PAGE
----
>> The plan is a wide and concerted effort to install uncertainty around climate science.
To decrease political pressure by sowing doubt around the science.
Their targets include media, members of Congress, schoolteachers, average citizens.
The plan right at the top says, "Victory will be achieved when recognition of uncertainties becomes part of the 'conventional wisdom.'"
They said that it was never implemented.
But what it shows is an intentionality.
"We need people to not care so much about climate change.
We need uncertainty to rule the day."
♪ ♪ >> Our country faces a big choice about the future.
We are truly at a fork in the road.
>> With the help of Congress, environmental groups, and industry, we will require all power plants to meet clean air standards in order to reduce emissions.
>> NARRATOR: The new millennium began with a presidential campaign.
(crowd cheering, screaming) One candidate had long advocated for action to combat global warming.
>> In this election, the environment itself is on the ballot, and there's a big difference between us.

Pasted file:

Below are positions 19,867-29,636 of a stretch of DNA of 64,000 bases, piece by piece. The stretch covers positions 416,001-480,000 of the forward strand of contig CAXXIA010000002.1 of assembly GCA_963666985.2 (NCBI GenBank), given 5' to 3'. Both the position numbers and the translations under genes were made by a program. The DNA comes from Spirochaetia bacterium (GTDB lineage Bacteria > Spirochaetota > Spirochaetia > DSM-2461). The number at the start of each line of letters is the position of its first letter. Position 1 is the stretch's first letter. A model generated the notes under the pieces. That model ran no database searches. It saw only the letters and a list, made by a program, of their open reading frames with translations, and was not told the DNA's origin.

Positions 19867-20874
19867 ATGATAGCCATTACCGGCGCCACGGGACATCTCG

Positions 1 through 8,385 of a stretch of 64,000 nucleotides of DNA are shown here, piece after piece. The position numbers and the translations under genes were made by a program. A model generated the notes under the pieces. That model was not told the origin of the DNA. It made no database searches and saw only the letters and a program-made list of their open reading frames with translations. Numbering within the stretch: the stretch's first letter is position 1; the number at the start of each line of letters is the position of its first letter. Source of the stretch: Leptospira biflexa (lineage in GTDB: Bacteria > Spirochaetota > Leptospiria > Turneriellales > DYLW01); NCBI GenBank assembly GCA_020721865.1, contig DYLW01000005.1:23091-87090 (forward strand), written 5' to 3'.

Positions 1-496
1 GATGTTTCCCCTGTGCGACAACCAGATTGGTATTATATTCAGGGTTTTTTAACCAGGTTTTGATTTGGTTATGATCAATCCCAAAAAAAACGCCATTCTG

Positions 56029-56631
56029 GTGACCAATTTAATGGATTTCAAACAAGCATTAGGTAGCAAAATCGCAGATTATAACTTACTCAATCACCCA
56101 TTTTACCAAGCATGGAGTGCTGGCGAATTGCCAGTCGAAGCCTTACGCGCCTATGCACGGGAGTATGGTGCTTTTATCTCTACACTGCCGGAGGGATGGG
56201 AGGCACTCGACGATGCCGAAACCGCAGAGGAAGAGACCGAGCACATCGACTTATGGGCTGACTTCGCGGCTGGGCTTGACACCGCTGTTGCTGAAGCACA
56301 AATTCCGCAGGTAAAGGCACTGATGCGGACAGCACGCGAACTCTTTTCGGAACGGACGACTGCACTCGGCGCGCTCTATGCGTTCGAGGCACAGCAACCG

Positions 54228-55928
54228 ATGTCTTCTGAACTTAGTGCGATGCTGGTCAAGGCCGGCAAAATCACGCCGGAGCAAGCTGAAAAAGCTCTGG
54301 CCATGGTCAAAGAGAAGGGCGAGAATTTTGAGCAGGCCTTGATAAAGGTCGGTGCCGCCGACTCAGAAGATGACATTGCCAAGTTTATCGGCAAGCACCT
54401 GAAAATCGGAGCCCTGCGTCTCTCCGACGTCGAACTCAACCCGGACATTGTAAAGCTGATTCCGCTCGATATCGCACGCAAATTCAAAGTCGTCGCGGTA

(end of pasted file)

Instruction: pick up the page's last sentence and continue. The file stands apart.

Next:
I'll never put polluters in charge of our environmental laws.
>> NARRATOR: His Republican rival was an oilman from Texas who was also talking about action on climate change.
>> I mean, look, global warming needs to be taken very seriously, and I take it seriously.
Both of us care a lot about the environment.
We may have different approaches.
(crowd cheering) >> During the campaign of 2000, George W. Bush put out a, uh, a position paper and a speech and a statement saying that he was all in favor of putting limits on carbon emissions, and he was in favor of all kinds of government measures.
It dampened the sharp contrast that I had thought was going to be very clear.
("Hail to the Chief" playing) >> Whenever there's a transition of power in Washington, D.C., there's a great deal of talk about a change in the culture, as well.
(crowd cheering and applauding) >> NARRATOR: Bush had pledged that he would place a national limit on America's carbon dioxide emissions.
>> Governor Whitman reflects a growing consensus in this country about environmental policy.
She and I share the same point of view.